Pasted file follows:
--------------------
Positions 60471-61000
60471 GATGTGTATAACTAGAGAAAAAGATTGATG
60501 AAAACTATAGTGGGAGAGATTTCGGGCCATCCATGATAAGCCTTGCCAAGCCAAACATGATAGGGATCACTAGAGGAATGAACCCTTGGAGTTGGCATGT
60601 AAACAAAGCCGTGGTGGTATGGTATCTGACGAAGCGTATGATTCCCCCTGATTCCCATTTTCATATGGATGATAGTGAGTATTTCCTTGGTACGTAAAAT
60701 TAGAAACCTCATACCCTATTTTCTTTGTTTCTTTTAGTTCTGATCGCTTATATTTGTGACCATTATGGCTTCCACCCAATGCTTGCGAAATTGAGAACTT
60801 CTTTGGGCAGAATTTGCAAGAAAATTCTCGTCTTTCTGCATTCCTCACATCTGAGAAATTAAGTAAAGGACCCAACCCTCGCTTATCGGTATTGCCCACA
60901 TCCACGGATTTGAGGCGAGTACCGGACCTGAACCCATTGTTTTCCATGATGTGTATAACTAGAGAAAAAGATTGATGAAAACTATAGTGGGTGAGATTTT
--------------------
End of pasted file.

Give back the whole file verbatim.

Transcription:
Positions 60471-61000
60471 GATGTGTATAACTAGAGAAAAAGATTGATG
60501 AAAACTATAGTGGGAGAGATTTCGGGCCATCCATGATAAGCCTTGCCAAGCCAAACATGATAGGGATCACTAGAGGAATGAACCCTTGGAGTTGGCATGT
60601 AAACAAAGCCGTGGTGGTATGGTATCTGACGAAGCGTATGATTCCCCCTGATTCCCATTTTCATATGGATGATAGTGAGTATTTCCTTGGTACGTAAAAT
60701 TAGAAACCTCATACCCTATTTTCTTTGTTTCTTTTAGTTCTGATCGCTTATATTTGTGACCATTATGGCTTCCACCCAATGCTTGCGAAATTGAGAACTT
60801 CTTTGGGCAGAATTTGCAAGAAAATTCTCGTCTTTCTGCATTCCTCACATCTGAGAAATTAAGTAAAGGACCCAACCCTCGCTTATCGGTATTGCCCACA
60901 TCCACGGATTTGAGGCGAGTACCGGACCTGAACCCATTGTTTTCCATGATGTGTATAACTAGAGAAAAAGATTGATGAAAACTATAGTGGGTGAGATTTT